Learning how to punch and kick someone in the head can be a scary experience, although not the way you might think. Kickboxing is growing in popularity among fitness enthusiasts and martial artists alike but can be as intimidating as it is physically demanding. Knowing what to expect will make it easier to get used to new techniques and ways of doing things.
Types of Kickboxing
Kickboxing can refer to several combat sports. The most common is freestyle kickboxing, which is descended from karate. It combines boxing punches and karate kicks. Other styles include sanshou, which also allows throws and is the sport form of kung fu. Muay Thai is from Thailand and includes knee and elbow strikes. French savate is known for its quick and accurate kicking. There is also cardio kickboxing, or boxercise, which is aerobics with punches and kicks.
Choosing a Class
Different martial arts appeal to different people, so you need to find a school that teaches a style you like in a way that suits you. If possible, visit nearby schools in person and watch or try a class -- some offer free trials. Look for a gym where the regulars have similar goals to you.
Talk to the trainers and the fighters to get an idea of the atmosphere. Small gyms may look after you better, while bigger gyms may have more renowned coaches and fighters but less personal attention.
Some classes are available at regular gyms and usually cost around $10 per class. Dedicated gyms usually only take monthly payments, with prices ranging from $50 to $100 or higher. Some gyms require a membership fee, which should include insurance, otherwise you will need to buy this separately. Boxing gloves retail from around $30, although serious fighters will want heavier gloves and other protective gear, which can total more than $100.
Your First Class
Some gyms may take beginners aside or hold special classes to teach you the basics; others will encourage you to jump straight in with the rest of the class. You can normally borrow gloves at first, but consider bringing a mouthguard and a cup. Let people know you’re a beginner, and they will help you out -- they used to be beginners too. No one expects you to be Chuck Norris right away. Concentrate on the basics and work hard to make a good impression.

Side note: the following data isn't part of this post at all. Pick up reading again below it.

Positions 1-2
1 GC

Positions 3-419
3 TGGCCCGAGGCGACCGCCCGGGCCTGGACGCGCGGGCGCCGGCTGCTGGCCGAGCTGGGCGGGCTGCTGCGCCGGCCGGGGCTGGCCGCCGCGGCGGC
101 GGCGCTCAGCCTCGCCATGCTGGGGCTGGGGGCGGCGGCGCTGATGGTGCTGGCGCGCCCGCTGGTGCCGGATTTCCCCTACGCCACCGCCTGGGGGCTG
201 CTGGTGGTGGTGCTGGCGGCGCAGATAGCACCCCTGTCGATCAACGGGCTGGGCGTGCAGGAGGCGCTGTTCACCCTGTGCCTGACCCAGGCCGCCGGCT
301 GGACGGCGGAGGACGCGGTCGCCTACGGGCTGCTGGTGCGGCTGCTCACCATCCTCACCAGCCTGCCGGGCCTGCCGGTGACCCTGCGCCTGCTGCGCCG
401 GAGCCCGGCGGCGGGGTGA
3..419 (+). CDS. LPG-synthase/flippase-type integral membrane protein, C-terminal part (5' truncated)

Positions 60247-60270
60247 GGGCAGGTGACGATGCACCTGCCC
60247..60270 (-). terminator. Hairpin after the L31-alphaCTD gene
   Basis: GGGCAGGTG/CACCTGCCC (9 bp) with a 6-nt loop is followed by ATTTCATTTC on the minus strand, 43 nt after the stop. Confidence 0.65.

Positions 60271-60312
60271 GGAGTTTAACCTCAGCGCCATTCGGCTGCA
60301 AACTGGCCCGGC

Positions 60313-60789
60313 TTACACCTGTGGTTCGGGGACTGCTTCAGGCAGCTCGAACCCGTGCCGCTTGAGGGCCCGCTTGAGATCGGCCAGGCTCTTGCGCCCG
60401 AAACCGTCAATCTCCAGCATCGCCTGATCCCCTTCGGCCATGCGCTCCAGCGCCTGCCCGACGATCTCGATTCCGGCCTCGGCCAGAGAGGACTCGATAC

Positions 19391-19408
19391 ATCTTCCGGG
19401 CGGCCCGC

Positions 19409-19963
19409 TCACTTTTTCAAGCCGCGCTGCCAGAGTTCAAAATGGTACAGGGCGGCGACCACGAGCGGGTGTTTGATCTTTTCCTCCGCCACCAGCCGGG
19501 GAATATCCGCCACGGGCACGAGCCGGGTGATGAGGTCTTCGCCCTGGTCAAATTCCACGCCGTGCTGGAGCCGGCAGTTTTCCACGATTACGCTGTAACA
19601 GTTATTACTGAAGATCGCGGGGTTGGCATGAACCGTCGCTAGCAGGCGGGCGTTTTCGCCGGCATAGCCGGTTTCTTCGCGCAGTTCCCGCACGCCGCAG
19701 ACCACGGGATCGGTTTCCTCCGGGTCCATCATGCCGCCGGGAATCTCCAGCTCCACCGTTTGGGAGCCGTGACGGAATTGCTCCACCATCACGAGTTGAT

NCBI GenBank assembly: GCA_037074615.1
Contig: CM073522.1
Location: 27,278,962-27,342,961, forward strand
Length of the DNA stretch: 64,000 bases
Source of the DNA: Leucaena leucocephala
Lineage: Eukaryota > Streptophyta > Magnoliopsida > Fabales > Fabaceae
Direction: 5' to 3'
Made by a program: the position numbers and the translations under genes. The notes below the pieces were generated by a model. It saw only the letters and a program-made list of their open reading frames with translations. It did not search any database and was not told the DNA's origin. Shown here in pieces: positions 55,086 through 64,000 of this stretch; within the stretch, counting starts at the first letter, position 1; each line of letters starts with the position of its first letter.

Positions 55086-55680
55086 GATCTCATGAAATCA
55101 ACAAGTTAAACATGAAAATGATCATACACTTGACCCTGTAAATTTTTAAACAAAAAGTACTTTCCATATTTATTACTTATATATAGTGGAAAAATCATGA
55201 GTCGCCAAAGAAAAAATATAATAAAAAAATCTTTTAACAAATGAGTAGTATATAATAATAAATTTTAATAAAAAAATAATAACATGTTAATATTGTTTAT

Most classes last an hour. A class should have a warm-up including stretching, skipping, calisthenics or shadowboxing, where you practice moving and striking into the air. Next is technical work, such as boxing, kicking and defensive techniques, practiced through partner drills, hitting punch bags or padwork.
Expect to focus on the basics. Bruce Lee once said, “I fear not the man who has practiced 10,000 kicks once, but I fear the man who has practiced one kick 10,000 times.”
Classes might also include optional sparring for you to test your fighting skills. Only spar when you feel ready.
Kickboxing is an intense cardiovascular workout. The fast-paced training is a form of interval training, where short bursts of concentrated activity punctuated by short rests tones your whole body and aids weight loss. Hitting bags and pads is also a stress buster. Learning how to defend yourself can boost your confidence. Classes are also a good way to meet like-minded people. To get the most benefits out of your kickboxing training, focus on safety. Start slow, always working on learning the proper form to avoid injury to yourself or others. Wear protective gear at all times. If you're working on more intense training, wrap your hands to prevent injury.